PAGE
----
Retiring Carolyn McCarthy's district has changed
The successor to retiring Rep. Carolyn McCarthy will inherit a congressional district that's undergone significant change in the time since a newcomer last held the seat.
When McCarthy (D-Mineola) first took office in 1997, Republicans outnumbered Democrats by more than 40,000 in the 4th Congressional District. They now trail in enrollment by nearly the same number.
The Nassau County district also has seen its leading minorities essentially flip, with Latinos increasing from 14 percent to 18 percent of the population since 2000, while the percentage of African-Americans has declined by the same degree.
What hasn't changed is the district's standing as Long Island's most diverse, and most densely populated. District residents, business owners, activists and political experts said their next representative, regardless of party, will have to advocate for issues as diverse as their communities.
"I think this race presents an opportunity for Republicans to step away from the tea party line and find a middle ground to focus on, and for Democrats to do the same," said Sergio Argueta, a Salvadoran-American community organizer from Uniondale. "It's not right or left. It's finding consensus."
In interviews last week across the district, which spans 110 square miles, from Westbury to Long Beach, and Woodmere to Wantagh, residents detailed a number of their key issues. They include gun control and immigration reform in the minority-heavy "corridor" communities of Hempstead and Freeport; federal aid in superstorm Sandy-battered South Shore hamlets such as Merrick; and the economy in the middle-class suburb of East Meadow.
"Small business is really the engine that makes things go, so you really have to be small-business friendly," said John Arigo, who has owned Pietro's, an East Meadow pizzeria, and an adjacent accounting business, for more than 30 years.
Despite an improving economic outlook, Arigo said unemployment is still an issue in the community. He pointed to the home improvement business as one of the top casualties of the recession: "You don't see the Dumpsters in the driveway like you used to."
The Rev. Sedgwick Easley, pastor of the Union Baptist Church in Hempstead Village, called gun control a major issue in his community, and said McCarthy's successor will have to carry on her legacy of fighting to remove guns from the streets.
"You still have to have someone who is concerned with the minority community," said Easley. "We need someone who is going to affect policy and change not just for a few, but everyone."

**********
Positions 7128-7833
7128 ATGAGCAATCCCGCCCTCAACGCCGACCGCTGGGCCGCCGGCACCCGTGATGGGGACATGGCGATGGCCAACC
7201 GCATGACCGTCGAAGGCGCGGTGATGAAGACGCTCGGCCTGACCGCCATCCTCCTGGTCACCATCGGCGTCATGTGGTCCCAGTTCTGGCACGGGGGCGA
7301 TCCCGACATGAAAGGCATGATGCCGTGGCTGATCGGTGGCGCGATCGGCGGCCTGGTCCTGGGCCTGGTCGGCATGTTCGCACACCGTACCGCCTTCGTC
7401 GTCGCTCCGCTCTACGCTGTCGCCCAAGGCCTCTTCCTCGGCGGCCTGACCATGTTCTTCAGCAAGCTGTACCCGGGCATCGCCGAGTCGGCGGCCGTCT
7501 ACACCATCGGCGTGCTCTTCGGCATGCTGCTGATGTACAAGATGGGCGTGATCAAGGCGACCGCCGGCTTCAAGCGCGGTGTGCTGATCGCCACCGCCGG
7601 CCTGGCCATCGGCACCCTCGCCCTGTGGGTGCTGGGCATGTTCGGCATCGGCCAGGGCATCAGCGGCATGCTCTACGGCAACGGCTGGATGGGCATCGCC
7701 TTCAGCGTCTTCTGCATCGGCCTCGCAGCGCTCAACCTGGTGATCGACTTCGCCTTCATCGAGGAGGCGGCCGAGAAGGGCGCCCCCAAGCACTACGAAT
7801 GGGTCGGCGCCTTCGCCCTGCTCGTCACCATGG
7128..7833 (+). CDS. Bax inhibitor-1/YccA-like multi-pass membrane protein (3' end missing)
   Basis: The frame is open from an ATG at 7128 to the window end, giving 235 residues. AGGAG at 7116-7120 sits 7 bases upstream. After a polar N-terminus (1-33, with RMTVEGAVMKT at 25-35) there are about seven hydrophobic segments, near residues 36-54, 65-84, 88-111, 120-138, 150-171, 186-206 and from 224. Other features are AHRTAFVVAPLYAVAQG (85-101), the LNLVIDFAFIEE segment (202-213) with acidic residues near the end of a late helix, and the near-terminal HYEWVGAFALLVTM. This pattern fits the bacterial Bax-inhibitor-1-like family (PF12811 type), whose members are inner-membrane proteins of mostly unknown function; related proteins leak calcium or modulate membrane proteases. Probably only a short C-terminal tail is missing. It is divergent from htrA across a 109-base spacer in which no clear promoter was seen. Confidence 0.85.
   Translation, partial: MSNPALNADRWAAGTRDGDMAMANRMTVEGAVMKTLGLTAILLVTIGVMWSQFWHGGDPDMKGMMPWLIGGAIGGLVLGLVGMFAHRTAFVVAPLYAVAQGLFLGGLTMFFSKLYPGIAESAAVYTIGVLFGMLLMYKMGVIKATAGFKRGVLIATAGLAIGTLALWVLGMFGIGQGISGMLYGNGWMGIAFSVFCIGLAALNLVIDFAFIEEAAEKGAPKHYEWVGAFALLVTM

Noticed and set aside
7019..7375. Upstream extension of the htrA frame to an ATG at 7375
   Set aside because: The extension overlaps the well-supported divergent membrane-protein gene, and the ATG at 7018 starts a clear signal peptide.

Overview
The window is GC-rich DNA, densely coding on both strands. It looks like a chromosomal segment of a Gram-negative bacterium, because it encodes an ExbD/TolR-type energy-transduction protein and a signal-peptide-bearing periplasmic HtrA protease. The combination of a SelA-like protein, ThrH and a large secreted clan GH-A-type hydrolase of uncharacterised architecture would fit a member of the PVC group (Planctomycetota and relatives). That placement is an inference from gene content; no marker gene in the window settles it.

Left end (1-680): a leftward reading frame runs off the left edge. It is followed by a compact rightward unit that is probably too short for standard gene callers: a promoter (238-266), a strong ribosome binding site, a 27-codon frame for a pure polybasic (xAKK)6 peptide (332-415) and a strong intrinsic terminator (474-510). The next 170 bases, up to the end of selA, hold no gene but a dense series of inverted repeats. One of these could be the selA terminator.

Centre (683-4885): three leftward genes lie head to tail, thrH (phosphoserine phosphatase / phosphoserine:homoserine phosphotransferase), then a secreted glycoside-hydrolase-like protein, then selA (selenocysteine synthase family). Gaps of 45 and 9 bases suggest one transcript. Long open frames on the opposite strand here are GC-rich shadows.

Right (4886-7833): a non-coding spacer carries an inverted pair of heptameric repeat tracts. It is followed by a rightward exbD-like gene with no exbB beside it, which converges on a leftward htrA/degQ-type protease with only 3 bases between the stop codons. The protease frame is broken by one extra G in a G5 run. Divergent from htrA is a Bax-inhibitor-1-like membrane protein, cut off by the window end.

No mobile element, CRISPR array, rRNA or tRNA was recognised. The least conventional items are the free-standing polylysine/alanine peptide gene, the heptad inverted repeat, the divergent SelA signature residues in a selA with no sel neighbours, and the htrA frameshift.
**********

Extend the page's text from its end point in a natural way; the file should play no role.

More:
McCarthy, who announced this month that she wouldn't seek a 10th term, became a nationally known gun control activist in the wake of the 1993 Long Island Rail Road shootings in which her husband was killed and her son seriously wounded. Among those who have expressed interest in succeeding her are Nassau District Attorney Kathleen Rice, a Democrat; Hempstead Town Supervisor Kate Murray, a Republican; county legislators of both parties, a Democratic village mayor and a GOP attorney.
A population shift
Whoever runs will find a district with a more-than 30 percent minority population, according to the 2010 Census -- similar to its makeup in the 2000 Census, in McCarthy's second term. But the district has undergone notable shifts. Its black population has dropped from 18.2 percent to 14.5 percent since 2000, while the Latino population increased from 13.6 percent to 18 percent.
In the 2012 reapportionment, the district lost most of Elmont, North Valley Stream and South Valley Stream, which have growing minority communities, to the Queens-based 5th District. It gained communities such as Wantagh, Merrick and Bellmore, which are more than 93 percent white.
"This is the only Long Island district where a minority candidate would have a strong base," said Lawrence Levy, executive dean of the National Center for Suburban Studies at Hofstra University. "But when you have a Republican Party with a very strong brand and strong potential candidates, they're also capable of winning."
Richard Bivone, who runs several businesses in East Meadow and serves as Nassau chairman of the Long Island Business Council, a trade group, said the new federal health care law will be a major issue across the district.
"It doesn't matter what side of the aisle you're on," Bivone said. "People still don't know how it's all going to work out and what the costs will be."
Seeking Sandy relief
Many homeowners along the South Shore, which experienced heavy damage from superstorm Sandy in 2012, are focused on securing aid from the Federal Emergency Management Agency that still hasn't come through.
"We need truly local representation on the federal level," said Claudia Borecky, president of the North and Central Merrick Civic Association. "We need someone to address the loopholes that mean people still haven't gotten their help."
Eric Alexander, executive director of Vision Long Island, a nonprofit that promotes smart growth, said, "Clearly, there's been delays in moving the money, and I think communities are speaking up."
Residents of nearby Freeport share an interest in the issues related to Sandy and redevelopment projects, but also are concerned about issues including immigration reform. Latinos now nearly equal the population of whites in the village.
"This isn't just a problem for Latinos," said Gabriela Castillo, an attorney who lives in Freeport and focuses on immigration issues. "But we make up a huge number of the population now, and I think it's going to be key to get someone in there who'll be an advocate for us."